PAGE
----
In my perspective, the biggest lesson to learn from the migration crisis is the consequences of our Devaluation of Life. Despite all technological advancements, we haven’t yet been able to come with plans and actions to manage world resources fairly and equally, and to apply political will to consider all peoples of the world. It is also a red flag about the false perceptions we have of “other people” based on specific religious or cultural differences that are deliberately shown by the media as the problem, instead of educating that differences are sources of diversity and expansion.

Additionally, I suggest that this becomes an opportunity to challenge that narrow-minded belief that we can either help “our people” or “the others”, and instead we adopt the possibility of “having both” – this can be possible by creating the funds to address the social-economic priorities of nationals through solutions such as the Living Income Guaranteed, while at the same time fund the immediate needs of refugees through the profits we are making in exploiting local resources, and finally to establish a common ground for the West and the Middle Eastern societies to benefit from shared resources in a sustainable way through fair diplomatic negotiations based on the principle of valuing Life.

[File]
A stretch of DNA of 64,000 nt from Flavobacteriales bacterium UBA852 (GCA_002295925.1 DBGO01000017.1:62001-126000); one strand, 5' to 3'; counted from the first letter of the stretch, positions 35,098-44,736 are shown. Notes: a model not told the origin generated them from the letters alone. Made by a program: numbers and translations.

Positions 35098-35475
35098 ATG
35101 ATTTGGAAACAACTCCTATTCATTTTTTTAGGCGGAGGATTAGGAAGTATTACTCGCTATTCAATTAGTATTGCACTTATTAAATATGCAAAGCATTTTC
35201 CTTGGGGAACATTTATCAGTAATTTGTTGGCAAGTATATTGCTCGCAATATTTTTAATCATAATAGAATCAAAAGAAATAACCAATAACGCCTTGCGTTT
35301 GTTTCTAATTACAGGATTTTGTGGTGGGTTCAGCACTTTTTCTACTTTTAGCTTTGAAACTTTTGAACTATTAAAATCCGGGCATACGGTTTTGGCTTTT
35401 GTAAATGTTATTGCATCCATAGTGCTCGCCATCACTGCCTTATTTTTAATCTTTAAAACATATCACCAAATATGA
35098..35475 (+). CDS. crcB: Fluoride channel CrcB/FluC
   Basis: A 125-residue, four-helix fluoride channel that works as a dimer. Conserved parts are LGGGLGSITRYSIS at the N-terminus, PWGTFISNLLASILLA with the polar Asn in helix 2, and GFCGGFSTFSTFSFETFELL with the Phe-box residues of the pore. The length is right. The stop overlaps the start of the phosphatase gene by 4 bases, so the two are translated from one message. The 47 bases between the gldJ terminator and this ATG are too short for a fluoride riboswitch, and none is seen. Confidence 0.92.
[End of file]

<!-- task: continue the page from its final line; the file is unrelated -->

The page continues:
Why do we continue to play musical chairs with people’s lives, knowing that this world and our species has plenty of solutions to offer?

I also recommend watching the open discussion on the Refugee crisis organised by the Living Income Guaranteed, where you will hear first-hand experiences about the integration process of refugees in Sweden, Denmark and in Germany. As Anna Brix Thomsen demystifies, we fear that which we don’t know and that is also why many people have resistance to accept refugees in Europe – but once the mental barrier is transcended, a whole new world of opportunities, of personal growth and understanding is available toward a better future for our humanity.